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Advice for building a computer


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#1 CHansohn

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Posted 29 July 2009 - 11:52 AM

I have never built a computer before in my life. I have upgraded and taken apart systems before. I am interested in building a gaming computer and was told that if I'm on a tight budget to custom build one. I currently have a Sony Vaio VGC-RA820G system and was thinking about building a new system taking a few parts from the old one to save money. the Sony has:

Processor
Type
Intel Pentium 4 560 3.6 GHz
Data Bus Speed
800 MHz
Cache Memory
Type
L2 cache
Installed Size
1 MB
Cache Per Processor
1 MB
RAM
Installed Size
1GB / 2 GB (max)
Technology
DDR SDRAM PC3200
Memory Speed
400 MHz
Form Factor
DIMM 184-pin
Card Reader CompactFlash Card type I, CompactFlash Card type II, Memory Stick, Microdrive, MultiMediaCard, SD Memory Card, xD-Picture Card
Storage
Hard Drive
200 GB - standard - ATA-150- 7200 rpm
Storage Controller
Type
1 x IDE
Controller Interface Type
1 x Serial ATA-150
Optical Storage
Type
DVD+RW (Dual layer)
Read Speed
42x (CD) / 16x (DVD)
Write Speed
40x (CD) / 8x (DVD-R) / 16x (DVD+R) / 2.4x (DVD+R DL))
Rewrite Speed
24x (CD) / 4x (DVD-R) / 4x (DVD+R)
2nd Optical Drive
DVD-ROM
Read Speed


40x CD/ 16x DVD
Graphics Controller

Graphics Processor
PCI Express x16 - ATI RADEON X300
Video Memory
128 MB DDR
Audio Output
Type
Sound card - integrated, Intel HD Audio, Surround Sound
Compliant Standards
AC '97, SoundMAX Cadenza
Networking
Networking
Network adapter - integrated
Data Link Protocol
Ethernet, Fast Ethernet, Gigabit Ethernet
Expansion
Expansion Bays Total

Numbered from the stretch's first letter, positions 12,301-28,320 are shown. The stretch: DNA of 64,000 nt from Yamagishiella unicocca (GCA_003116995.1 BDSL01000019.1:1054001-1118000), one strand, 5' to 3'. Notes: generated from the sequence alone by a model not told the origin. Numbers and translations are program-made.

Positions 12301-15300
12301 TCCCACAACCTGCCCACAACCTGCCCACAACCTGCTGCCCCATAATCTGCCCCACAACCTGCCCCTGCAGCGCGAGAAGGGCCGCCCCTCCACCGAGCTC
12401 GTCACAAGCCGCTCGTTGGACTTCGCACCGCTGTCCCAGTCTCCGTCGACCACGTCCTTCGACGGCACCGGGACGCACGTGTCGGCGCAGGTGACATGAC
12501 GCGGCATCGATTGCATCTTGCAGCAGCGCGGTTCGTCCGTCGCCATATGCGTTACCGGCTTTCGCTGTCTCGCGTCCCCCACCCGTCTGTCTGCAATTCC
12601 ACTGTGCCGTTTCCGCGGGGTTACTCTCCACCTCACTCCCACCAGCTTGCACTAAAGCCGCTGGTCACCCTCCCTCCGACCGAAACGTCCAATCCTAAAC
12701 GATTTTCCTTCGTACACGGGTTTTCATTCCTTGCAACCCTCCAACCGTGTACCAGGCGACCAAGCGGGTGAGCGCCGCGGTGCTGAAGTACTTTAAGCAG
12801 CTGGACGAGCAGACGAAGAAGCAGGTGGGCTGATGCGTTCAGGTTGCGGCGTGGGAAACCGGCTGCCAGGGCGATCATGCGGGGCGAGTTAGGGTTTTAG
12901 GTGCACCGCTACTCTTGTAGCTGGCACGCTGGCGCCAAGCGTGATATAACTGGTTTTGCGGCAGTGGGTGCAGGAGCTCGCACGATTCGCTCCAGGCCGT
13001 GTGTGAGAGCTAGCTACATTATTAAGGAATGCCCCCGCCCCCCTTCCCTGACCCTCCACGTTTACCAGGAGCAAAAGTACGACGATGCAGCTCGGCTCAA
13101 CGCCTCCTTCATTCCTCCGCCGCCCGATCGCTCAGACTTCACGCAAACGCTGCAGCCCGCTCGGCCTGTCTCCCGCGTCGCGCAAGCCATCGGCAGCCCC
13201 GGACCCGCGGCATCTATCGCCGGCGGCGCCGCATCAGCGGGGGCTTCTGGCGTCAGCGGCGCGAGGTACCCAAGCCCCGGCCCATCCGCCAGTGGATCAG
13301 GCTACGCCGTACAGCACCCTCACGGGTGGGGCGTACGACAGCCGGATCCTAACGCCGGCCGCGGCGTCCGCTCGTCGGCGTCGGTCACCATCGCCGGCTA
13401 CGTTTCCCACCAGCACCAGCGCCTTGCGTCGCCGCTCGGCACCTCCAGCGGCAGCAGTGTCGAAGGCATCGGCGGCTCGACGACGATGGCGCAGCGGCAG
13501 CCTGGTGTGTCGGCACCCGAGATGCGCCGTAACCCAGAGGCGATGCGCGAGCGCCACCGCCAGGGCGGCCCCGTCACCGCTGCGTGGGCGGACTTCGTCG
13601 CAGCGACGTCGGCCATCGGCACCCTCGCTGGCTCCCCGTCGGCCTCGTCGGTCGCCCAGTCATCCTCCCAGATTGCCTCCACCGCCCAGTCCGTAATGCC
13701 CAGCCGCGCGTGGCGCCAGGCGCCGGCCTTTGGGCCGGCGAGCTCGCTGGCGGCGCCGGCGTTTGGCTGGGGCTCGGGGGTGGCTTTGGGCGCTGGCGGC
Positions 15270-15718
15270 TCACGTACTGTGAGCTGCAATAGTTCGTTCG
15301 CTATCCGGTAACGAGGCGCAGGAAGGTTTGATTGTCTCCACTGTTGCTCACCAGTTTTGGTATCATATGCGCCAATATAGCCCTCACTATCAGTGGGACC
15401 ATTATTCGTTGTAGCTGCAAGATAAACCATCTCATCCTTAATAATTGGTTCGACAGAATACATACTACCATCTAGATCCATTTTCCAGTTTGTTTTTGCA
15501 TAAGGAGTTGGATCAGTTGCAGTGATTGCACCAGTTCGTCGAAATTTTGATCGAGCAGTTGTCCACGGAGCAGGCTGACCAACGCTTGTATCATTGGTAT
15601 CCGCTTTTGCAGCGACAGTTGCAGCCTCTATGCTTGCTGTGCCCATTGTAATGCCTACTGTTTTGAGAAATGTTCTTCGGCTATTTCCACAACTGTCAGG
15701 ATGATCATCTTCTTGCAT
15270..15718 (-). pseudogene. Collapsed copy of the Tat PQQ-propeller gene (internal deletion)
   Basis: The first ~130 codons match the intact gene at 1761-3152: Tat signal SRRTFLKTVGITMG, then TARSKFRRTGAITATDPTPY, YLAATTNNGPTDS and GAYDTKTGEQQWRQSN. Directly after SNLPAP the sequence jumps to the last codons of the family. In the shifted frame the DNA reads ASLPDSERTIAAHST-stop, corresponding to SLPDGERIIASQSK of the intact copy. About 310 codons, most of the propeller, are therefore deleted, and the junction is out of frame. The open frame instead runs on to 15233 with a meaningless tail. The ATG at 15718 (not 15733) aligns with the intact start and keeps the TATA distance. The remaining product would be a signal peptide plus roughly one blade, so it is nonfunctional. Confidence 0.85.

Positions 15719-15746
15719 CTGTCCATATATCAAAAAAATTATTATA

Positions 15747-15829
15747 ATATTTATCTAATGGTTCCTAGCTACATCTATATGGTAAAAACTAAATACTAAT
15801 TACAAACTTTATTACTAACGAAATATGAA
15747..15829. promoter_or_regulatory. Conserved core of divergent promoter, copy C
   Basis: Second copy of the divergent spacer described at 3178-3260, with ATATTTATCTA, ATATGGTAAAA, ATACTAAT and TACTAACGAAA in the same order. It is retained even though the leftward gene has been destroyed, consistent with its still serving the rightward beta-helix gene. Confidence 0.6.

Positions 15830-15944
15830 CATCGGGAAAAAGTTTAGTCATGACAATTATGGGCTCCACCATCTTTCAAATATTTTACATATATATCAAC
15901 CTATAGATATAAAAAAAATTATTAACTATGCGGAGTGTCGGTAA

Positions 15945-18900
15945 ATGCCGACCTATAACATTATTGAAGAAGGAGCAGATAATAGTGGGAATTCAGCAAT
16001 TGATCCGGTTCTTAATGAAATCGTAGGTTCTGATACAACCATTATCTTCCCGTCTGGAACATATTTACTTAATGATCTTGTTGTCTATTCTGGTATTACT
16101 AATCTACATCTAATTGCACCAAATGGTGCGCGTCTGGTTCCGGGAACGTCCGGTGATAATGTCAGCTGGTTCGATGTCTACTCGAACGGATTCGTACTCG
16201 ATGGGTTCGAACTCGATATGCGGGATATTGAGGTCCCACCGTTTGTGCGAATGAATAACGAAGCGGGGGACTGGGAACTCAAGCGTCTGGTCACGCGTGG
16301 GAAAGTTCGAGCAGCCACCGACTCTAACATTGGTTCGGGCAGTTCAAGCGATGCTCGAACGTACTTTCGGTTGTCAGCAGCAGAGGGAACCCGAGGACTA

2 ( 0 ) x front accessible - 5.25" x 1/2H
1 ( 0 ) x front accessible - 3.5" x 1/3H
2 ( 1 ) x internal - 3.5" x 1/3H
Expansion Slots Total


1 ( 1 ) x CompactFlash Card - type I/II
1 ( 1 ) x Memory Stick
1 ( 1 ) x xD-Picture Card
1 ( 1 ) x SD Memory Card
1 ( 0 ) x PCI Express x16
2 ( 1 ) x PCI
1 ( 0 ) x PCI Express x1
1 ( 0 ) x processor - LGA775 Socket
Memory - DIMM 184-pin
Interface Ports

7 x Hi-Speed USB - 4 pin USB Type A
1 x keyboard - generic - 6 pin mini-DIN (PS/2 style)
1 x mouse - generic - 6 pin mini-DIN (PS/2 style)
1 x display / video - DVI-Analog/Digital - 29 pin combined DVI
1 x display / video - TV-out
1 x audio - SPDIF output
1 x IEEE 1394 (FireWire) - 6 pin FireWire
1 x IEEE 1394 (FireWire) - 4 pin FireWire
1 x headphones - output - mini-phone stereo 3.5 mm
1 x microphone - input - mini-phone 3.5 mm
1 x audio - line-in - mini-phone stereo 3.5 mm
2 x display / video - S-video input
2 x display / video - composite video input - RCA
2 x audio - line-in
1 x display / video - VGA - 15 pin HD D-Sub (HD-15)
1 x network - Ethernet 10Base-T/100Base-TX/1000Base-T - RJ-45
1 x modem - phone line - RJ-11
1 x parallel - IEEE 1284 (EPP/ECP) - 25 pin D-Sub (DB-25)


The only thing I have changed is the graphics card and it is now a ATI Radeon X1650.
I'm hoping that things like the sound card I can transfer to the new system. I'm not sure if anything else is something that I would want in the new computer. I have been looking around and thought that for a processor a: Intel® Core™ i7-920 would be good for me and not to pricey.
for ram I was thinking 2x 1GB Ballistix 240-pin DIMM, DDR3 PC3-12800 memory module would be a good start for ram.